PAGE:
It wasn’t supposed to happen this way. The Common Application made great fanfare of what was touted as the “new and improved” application. Completing and submitting applications was to be made easier for students, high school counselors and colleges.
Let’s just say it didn’t work out so well. Here is a sampling of some recent headlines regarding the Common Application debacle: “Halloween Tricks Come Early at Common App,” “Common App-oplexy, Redux,” “College application insanity gets worse,” “Mass Panic as Common App Crashes” and “Application Armageddon.”
The Common Application, with more than 500 college members, shut down completely on Oct. 14, the day before what was to be a baby-step in handling deadlines. Georgia Tech and University of North Carolina at Chapel Hill are two colleges with Early Action deadlines of Oct. 15. Both colleges extended their Early Action deadlines to Oct. 21.
This first deadline should have been a confidence booster for the Common App, which has had a variety of minor to major glitches since it first released the new application on Aug. 1. October 14 was an unwelcome perfect storm. It was a long weekend for many high school students, which meant that lots of students were working on their college applications and trying to submit them.
High school counselors were busy transmitting counselor recommendations and school reports, and two colleges had hard deadlines of Oct. 15. This should have been a great testing ground for Common App to prepare them for the onslaught of applications with Nov. 1 and Jan. 1 deadlines.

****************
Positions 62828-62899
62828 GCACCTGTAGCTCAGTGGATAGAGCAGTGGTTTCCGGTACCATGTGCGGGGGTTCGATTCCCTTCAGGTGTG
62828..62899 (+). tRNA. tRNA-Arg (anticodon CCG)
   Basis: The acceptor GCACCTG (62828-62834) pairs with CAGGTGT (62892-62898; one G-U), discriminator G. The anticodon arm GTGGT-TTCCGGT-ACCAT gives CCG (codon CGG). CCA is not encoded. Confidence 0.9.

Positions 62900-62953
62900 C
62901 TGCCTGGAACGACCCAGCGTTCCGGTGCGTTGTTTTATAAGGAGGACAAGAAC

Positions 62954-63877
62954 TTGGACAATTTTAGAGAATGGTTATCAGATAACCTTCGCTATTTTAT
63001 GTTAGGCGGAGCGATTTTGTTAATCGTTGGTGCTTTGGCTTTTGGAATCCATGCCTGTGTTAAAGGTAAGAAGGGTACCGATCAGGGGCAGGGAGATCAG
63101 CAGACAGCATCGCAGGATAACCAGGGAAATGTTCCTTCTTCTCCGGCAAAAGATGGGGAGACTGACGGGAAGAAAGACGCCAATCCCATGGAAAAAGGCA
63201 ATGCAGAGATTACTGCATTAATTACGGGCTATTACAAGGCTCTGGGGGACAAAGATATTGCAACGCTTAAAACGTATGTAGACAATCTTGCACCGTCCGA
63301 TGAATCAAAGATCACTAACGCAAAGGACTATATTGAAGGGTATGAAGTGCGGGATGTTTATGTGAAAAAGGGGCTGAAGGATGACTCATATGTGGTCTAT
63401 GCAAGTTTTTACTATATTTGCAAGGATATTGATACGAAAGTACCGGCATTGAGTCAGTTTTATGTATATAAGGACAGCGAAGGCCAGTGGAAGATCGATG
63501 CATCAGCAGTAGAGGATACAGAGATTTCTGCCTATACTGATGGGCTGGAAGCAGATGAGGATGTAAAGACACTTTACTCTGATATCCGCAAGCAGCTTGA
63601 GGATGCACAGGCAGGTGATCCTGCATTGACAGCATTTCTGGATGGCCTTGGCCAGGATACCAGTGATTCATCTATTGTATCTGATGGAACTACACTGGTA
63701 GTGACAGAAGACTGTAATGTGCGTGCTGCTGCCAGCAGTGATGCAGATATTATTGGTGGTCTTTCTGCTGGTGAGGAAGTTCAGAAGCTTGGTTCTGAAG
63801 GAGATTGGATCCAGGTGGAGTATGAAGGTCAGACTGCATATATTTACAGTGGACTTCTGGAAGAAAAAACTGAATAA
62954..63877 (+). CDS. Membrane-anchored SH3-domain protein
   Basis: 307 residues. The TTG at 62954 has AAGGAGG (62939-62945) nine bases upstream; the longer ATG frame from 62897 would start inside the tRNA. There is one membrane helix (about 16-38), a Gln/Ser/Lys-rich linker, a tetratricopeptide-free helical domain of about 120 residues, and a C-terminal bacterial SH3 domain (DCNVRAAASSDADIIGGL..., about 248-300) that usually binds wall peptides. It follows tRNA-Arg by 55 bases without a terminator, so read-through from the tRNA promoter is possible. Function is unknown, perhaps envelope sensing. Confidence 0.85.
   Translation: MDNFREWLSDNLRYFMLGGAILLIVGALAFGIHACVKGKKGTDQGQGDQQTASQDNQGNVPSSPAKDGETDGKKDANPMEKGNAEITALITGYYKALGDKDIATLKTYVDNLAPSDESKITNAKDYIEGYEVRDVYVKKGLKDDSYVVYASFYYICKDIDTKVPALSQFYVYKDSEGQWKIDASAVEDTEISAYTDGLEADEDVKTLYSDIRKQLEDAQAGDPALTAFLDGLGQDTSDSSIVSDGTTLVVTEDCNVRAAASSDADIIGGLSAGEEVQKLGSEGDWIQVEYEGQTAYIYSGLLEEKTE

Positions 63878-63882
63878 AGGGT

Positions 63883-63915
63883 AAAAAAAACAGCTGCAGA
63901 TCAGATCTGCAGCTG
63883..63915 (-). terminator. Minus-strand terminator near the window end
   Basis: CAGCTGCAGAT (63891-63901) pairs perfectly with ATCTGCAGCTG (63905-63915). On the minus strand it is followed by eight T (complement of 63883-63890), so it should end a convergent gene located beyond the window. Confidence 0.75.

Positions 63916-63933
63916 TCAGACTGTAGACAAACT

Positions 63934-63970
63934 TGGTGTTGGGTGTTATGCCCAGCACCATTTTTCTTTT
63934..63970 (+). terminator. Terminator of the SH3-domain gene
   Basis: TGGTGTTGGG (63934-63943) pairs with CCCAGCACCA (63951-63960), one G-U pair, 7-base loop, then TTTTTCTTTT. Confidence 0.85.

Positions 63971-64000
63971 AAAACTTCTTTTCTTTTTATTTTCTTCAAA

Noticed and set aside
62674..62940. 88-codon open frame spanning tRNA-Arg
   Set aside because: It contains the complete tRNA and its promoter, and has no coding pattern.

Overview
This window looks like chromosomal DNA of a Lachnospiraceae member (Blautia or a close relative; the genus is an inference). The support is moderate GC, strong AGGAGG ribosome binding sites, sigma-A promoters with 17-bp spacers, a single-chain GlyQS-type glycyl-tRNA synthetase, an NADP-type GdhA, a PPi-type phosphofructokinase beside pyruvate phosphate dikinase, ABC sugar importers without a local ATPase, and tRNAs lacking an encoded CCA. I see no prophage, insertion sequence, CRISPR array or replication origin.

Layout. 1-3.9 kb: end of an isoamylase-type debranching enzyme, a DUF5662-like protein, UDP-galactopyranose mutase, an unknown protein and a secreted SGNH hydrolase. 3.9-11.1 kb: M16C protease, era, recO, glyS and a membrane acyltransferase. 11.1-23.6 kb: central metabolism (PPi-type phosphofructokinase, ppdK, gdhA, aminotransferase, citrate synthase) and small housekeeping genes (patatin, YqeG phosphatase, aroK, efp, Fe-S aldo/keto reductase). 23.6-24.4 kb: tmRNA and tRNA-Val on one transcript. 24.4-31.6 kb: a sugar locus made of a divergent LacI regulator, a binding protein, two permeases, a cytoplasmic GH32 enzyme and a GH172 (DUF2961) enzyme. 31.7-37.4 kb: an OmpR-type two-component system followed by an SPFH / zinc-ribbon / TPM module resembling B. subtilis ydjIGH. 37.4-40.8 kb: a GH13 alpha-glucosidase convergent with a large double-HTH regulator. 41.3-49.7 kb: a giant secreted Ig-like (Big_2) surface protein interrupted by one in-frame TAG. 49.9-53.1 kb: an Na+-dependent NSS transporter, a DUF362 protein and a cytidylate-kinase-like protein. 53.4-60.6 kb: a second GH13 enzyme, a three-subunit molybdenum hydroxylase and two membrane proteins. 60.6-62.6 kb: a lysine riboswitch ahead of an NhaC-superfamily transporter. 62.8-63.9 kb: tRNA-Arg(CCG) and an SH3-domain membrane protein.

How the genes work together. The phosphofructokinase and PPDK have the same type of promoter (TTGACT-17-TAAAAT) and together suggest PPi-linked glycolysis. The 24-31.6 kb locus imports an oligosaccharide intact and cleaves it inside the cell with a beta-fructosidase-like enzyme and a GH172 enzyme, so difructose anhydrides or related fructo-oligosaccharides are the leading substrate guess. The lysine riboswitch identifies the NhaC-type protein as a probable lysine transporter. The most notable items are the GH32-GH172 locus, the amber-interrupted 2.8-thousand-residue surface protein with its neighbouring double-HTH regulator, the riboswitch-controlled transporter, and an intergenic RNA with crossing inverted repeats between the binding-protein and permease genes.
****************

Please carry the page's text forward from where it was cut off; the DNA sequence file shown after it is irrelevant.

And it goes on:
The pressure on families has been tremendous, according to Nancy Griesemer, an independent college counselor in Northern Virginia.
“The Common App nightmare has produced enormous amounts of unnecessary anxiety. It is time-consuming, frustrating and complicated. Combine this with everything else going on in a high school senior’s life, and it’s a great recipe for stress,” Griesemer said. “The Common Application software wasn’t ready for prime time, it wasn’t Beta-tested, wasn’t vetted, and it was pushed to market before it was ready.”
One student blogged, “WHY? WHY? WHY?” And another shared, “Had a pulmonary collapse when I heard the Common App was down ...”
Some technical difficulties have been addressed by Common App, but many of the bigger issues of capacity, log-in failures, endless buffering, essay formatting, double payments and an inability to preview applications remain largely unresolved.
Common App customer service cannot be reached by telephone, so a family’s only recourse is to file a ticket and wait for a response. That’s not a very satisfactory arrangement for families already stressed out by the process.
Lee Bierer is an independent college adviser based in Charlotte, N.C. For more information, visit www.collegeadmissionsstrategies.com.